Aug. 25, 2003
By Dave Siegal
CARBONDALE, Ill. - After garnering a 23-10 mark in 2002, head coach Sonya Locke's 2003 squad will have to depend on a record thirteen newcomers (eleven freshmen) to extend the Salukis' success. These newcomers join their returning teammates with success not only on the court, but in the classroom as well. Half of the newcomers were honor roll students, with four of them making the National Honor Society.
While three Salukis earned academic scholarships, nine of the freshmen are on athletic scholarships, so plenty is expected of the newcomers off and on the court.
"It's always going to be that I give it my all. I'm not going to hold back anything, just go all out," said freshman outside hitter Jene' Pulliam (Rockford, Ill.), who expects to contribute as a leader as well. "I'm more of a silent-leader type, but I definitely plan to hold a leadership role and keep up with the rest of my teammates. With all these freshman here, I'm just excited to get out there; nobody really knows what you're going to do or how good you're going to perform."
According to Locke, fellow freshman outside hitter Ashley Saverine (Brookfield, Wisc.) possesses great court savvy and can be one of the better outside hitters on the team when she understands her roll and ability to her terminate the ball.
Saverine knows success for her and the team will come as long as they work together. "I depend on everyone equally, but I need my freshmen teammates around me to help me out and all work together. The older people will work to help us and I need everyone equally for us to be successful."
There is also the desire to make an immediate impact. "I hope that I can (contribute). I don't know what my role is yet, but I'm doing the best that I can, I think that's what everyone's doing, and I hope I can contribute right away. I think I can if I try my hardest and give it 110 percent," added Saverine. "I think it (the 110%) just comes from within, that's how it's always been and I don't know any other way other than working hard."
Chester, Ill. native Jessica Roth will bring some local expertise to the team after a stellar career for John A. Logan College, where she was named all-conference in 2002 for the Lady Vols, who were ranked seventh nationally at one point. Yet Roth is learning Locke's system the same way the majority of her teammates are. "Everybody says I have more experience coming in, but honestly, I don't know what kind of experience the other girls had. Maybe I had more experience at a college level, but our junior college level could be just as good as their high school level."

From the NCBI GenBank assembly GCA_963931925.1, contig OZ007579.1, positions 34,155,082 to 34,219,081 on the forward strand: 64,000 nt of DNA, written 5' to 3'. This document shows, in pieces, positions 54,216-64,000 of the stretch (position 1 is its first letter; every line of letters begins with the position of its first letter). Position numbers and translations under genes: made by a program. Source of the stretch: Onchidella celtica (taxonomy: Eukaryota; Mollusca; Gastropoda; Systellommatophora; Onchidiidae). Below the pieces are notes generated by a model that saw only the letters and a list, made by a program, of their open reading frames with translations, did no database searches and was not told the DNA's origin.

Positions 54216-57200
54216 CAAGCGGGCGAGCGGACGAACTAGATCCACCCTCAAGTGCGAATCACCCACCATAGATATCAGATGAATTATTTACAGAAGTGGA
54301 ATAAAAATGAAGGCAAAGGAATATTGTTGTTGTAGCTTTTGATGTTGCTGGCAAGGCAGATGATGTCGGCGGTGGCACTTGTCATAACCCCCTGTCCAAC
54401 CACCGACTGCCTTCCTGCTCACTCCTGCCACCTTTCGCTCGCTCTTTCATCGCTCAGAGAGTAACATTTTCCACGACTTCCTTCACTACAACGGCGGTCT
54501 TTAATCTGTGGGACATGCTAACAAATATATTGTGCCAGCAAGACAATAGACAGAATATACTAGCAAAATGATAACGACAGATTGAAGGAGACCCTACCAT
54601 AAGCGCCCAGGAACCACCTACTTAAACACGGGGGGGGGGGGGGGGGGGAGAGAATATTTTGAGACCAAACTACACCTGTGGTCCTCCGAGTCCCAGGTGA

The only returning senior is outside hitter Kelly Harman (Quincy, Ill.), who is eager to lend a hand in helping her incoming teammates adjust. Her experience improves her chances of garnering a starting spot, but like the newcomers, Harman still has much to prove to Locke. "I feel like they (the freshmen) look to me for guidance, but they're probably pretty close to the sophomores (two) as well. They look to each of us for different things."
On the crop of freshmen, Harman wondered what it would be like to be the elder statesman and have so many young teammates. "I was really worried about it actually. I have a sister who is the same age as all these guys and we get along on certain things. Despite the four year gap (Harman redshirted her freshman year), I think we all get along pretty well. It's not really as bad as I thought."
Harman feels she'll really be able to help as far as the competition in the MVC and other annual opponents, and hopes to end her career with a memorable senior year. "One thing that I do know is the players that are still around don't change their styles much. We haven't talked about other teams yet, but when that comes around, I think I'll be able to help everybody then. Of course, I want to make it (senior year) memorable, this being my last year. I guess what would make it memorable is all of us coming together to do the best that we can. I know it's asking a lot for such a young team to go real far, but I think we'll be able to tell how well we mesh and sometimes the win-lose stuff isn't what's really important now. It's still process learning for these guys, but of course we're going to expect the most of them."
Locke herself is looking forward to her crop of smart newcomers gelling together to be competitive. "I think gelling quickly is a possibility, but volleyball is a real fast-paced game. What tends to happen is that you can have really intelligent people, but if they don't process information fast enough, sometimes they play behind the game. I think these girls are capable of bringing that kind of intelligence to the volleyball court, it's just a matter of them displaying it."
After opening the season at home in the 24th Saluki Invitational, the Salukis will travel to Durham, N.C. the following week to play in the Duke Invitational. Locke doesn't expect the long road trip to faze the freshmen on or off the court.
"The one thing about all these freshmen is that they all played on club teams. Those club teams traveled all over the country to play club matches and they missed high school days as well, so they're experienced about doing this kind of thing. This is going to be a matter of managing themselves properly on the road, bringing their books and studying when we have dead time in the day. They're going to be fine."
Locke is impressed with these newcomers, noting that "they have been extremely coachable, putting what they hear into action quickly." Despite a slew of newcomers, the Salukis look to continue, and enhance, their success on and off the court.